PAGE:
Over the weekend, Black Lives Matter protests have broken out across America as a direct result of the tragic murder of George Floyd and police brutality.
George Floyd, 46, died after being arrested by police in Minneapolis, Minnesota. Footage of the arrest shows a police officer, Derek Chauvin, kneeling on Floyd’s neck while he was pinned to the floor. The footage showed Floyd pleading with the officers, repeatedly saying, “I can’t breathe.”
The footage sparked nationwide and international protests against police brutality, violence towards the black community and racism as a whole.
The Black Lives Matter movement, originally established in 2013, has now gained a worldwide momentum. It’s aim is to bring justice, healing and freedom to Black people across the globe.
While many of us feel outrage towards to current situation, there is also a feeling of helplessness. However, there are a number of ways to support the movement and proactively be an ally at all times. Below, WeAreTheCity have pulled together resources to educate and understand different forms of privilege that we may possess.
At WeAreTheCity, we believe in equality for all and will continue to help increase representation of the BAME community and share a variety of voices and opinions. With the help of the below, we can gain a better understanding of the context of the protests, and how to become a better ally.
As a start, WeAreTheCity has donated to the Official George Floyd Memorial Fund.
There are a number of campaigns and petitions as a direct result to the situation in America.
Change.org are currently calling for signatories for their petition, Justice for George Floyd; while the National Association for the Advancement of Colored People (NAACP) and #WeCantBreathe are also petitioning.
There are also a number of international charities and organisations who are calling for donations. These include, The Bail Project, a not-for-profit organisation aiming to prevent incarceration and combat racial and economic disparities in the U.S. bail system; and the Official George Floyd Memorial Fund, which hopes to help cover his funeral costs and support the family as they go through court proceedings.
Across Instagram, people are taking part in Blackout Tuesday. To join in, Instagram users simply post a black square on their feed, and commit to not posting for the rest of the day.
Organisers are now asking people to refrain from using the #BlackLivesMatter and #BLM hashtags, as it obscuring important information about the campaign. Users are instead asked to use #BlackoutTuesday and #TheShowMustBePaused.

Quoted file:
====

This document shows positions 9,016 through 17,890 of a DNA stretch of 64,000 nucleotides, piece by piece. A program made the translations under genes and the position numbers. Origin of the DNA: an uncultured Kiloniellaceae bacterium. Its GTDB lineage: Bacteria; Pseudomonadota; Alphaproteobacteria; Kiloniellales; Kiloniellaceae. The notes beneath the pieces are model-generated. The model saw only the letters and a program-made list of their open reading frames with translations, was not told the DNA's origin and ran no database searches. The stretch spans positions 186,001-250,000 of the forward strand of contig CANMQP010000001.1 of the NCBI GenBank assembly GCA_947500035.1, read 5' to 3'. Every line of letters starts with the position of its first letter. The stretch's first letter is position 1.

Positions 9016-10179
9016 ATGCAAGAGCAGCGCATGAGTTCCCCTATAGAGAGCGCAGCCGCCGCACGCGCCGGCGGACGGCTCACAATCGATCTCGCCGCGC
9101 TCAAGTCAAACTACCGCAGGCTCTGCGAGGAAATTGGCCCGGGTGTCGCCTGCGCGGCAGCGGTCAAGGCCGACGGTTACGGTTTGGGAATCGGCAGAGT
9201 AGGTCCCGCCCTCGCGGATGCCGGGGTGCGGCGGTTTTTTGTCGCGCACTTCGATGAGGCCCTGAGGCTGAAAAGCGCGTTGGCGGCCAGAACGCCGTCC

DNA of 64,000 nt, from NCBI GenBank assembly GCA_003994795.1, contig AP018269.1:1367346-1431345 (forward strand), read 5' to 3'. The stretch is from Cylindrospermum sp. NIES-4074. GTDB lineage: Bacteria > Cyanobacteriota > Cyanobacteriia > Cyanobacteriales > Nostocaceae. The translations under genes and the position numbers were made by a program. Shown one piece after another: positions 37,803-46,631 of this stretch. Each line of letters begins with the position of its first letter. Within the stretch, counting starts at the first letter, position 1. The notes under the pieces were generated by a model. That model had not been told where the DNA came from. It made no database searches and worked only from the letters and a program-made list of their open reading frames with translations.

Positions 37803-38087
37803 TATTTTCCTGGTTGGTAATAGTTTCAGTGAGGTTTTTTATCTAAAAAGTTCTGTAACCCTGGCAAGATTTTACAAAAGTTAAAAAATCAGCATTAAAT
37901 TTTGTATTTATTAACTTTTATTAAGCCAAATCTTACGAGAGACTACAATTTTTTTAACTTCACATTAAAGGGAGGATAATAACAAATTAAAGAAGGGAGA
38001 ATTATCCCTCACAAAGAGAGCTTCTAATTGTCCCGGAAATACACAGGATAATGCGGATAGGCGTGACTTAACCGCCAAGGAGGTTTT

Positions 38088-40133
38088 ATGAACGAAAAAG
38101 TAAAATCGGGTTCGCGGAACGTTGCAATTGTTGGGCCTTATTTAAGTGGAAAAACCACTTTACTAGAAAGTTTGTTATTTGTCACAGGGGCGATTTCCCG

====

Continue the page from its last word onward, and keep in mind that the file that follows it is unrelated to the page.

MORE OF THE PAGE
Sheree Atcheson, Head of Diversity and Inclusion at Monzo, who has featured on WeAreTheCity and spoken at a number of our conferences, has written an article with advice for companies. You can find that here.
Black Ballad has also created a Twitter thread with a number of UK based charities, organisations and platforms, who aim to eradicate racial injustice. You can discover this thread here.
Netflix’s 2016 documentary, 13th, explores the “intersection of race, justice, and mass incarceration in the United States. It is named after the Thirteenth Amendment to the United States Constitution, adopted in 1865, which abolished slavery throughout the US and ended involuntary servitude except as a punishment for conviction of a crime.
Directed by Ava DuVernay, the film explores the economic history of slavery and post-Civil War racist legislation and practices that replaced it she contends as “systems of racial control” and forced labour from the years after the abolition of slavery to the present
The book that sparked a national conversation. Exploring everything from eradicated black history to the inextricable link between class and race, Why I’m No Longer Talking to White People About Race is the essential handbook for anyone who wants to understand race relations in Britain today.
In these newly collected essays, interviews and speeches, world-renowned activist and scholar Angela Y. Davis illuminates the connections between struggles against state violence and oppression throughout history and around the world.
Reflecting on the importance of black feminism, intersectionality and prison abolitionism for today’s struggles, Davis discusses the legacies of previous liberation struggles, from the Black Freedom Movement to the South African anti-Apartheid movement. She highlights connections and analyses today’s struggles against state terror, from Ferguson to Palestine.
Bringing together 21 exciting black, Asian and minority ethnic voices emerging in Britain today, The Good Immigrant explores why immigrants come to the UK, why they stay and what it means to be ‘other’ in a country that doesn’t seem to want you, doesn’t truly accept you – however many generations you’ve been here – but still needs you for its diversity monitoring forms.
Inspired by discussion around why society appears to deem people of colour as bad immigrants – job stealers, benefit scroungers, undeserving refugees – until, by winning Olympic races or baking good cakes, or being conscientious doctors, they cross over and become good immigrants, editor Nikesh Shukla has compiled a collection of essays that are poignant, challenging, angry, humorous, heartbreaking, polemic, weary and – most importantly – real.
Me and White Supremacy teaches readers how to dismantle the privilege within themselves so that they can stop (often unconsciously) inflicting damage on people of colour, and in turn, help other white people do better, too.
When Layla Saad began an Instagram challenge called #MeAndWhiteSupremacy, she never predicted it would spread as widely as it did. She encouraged people to own up and share their racist behaviors, big and small. She was looking for truth, and she got it. Thousands of people participated in the challenge, and over 90,000 people downloaded the Me and White Supremacy Workbook.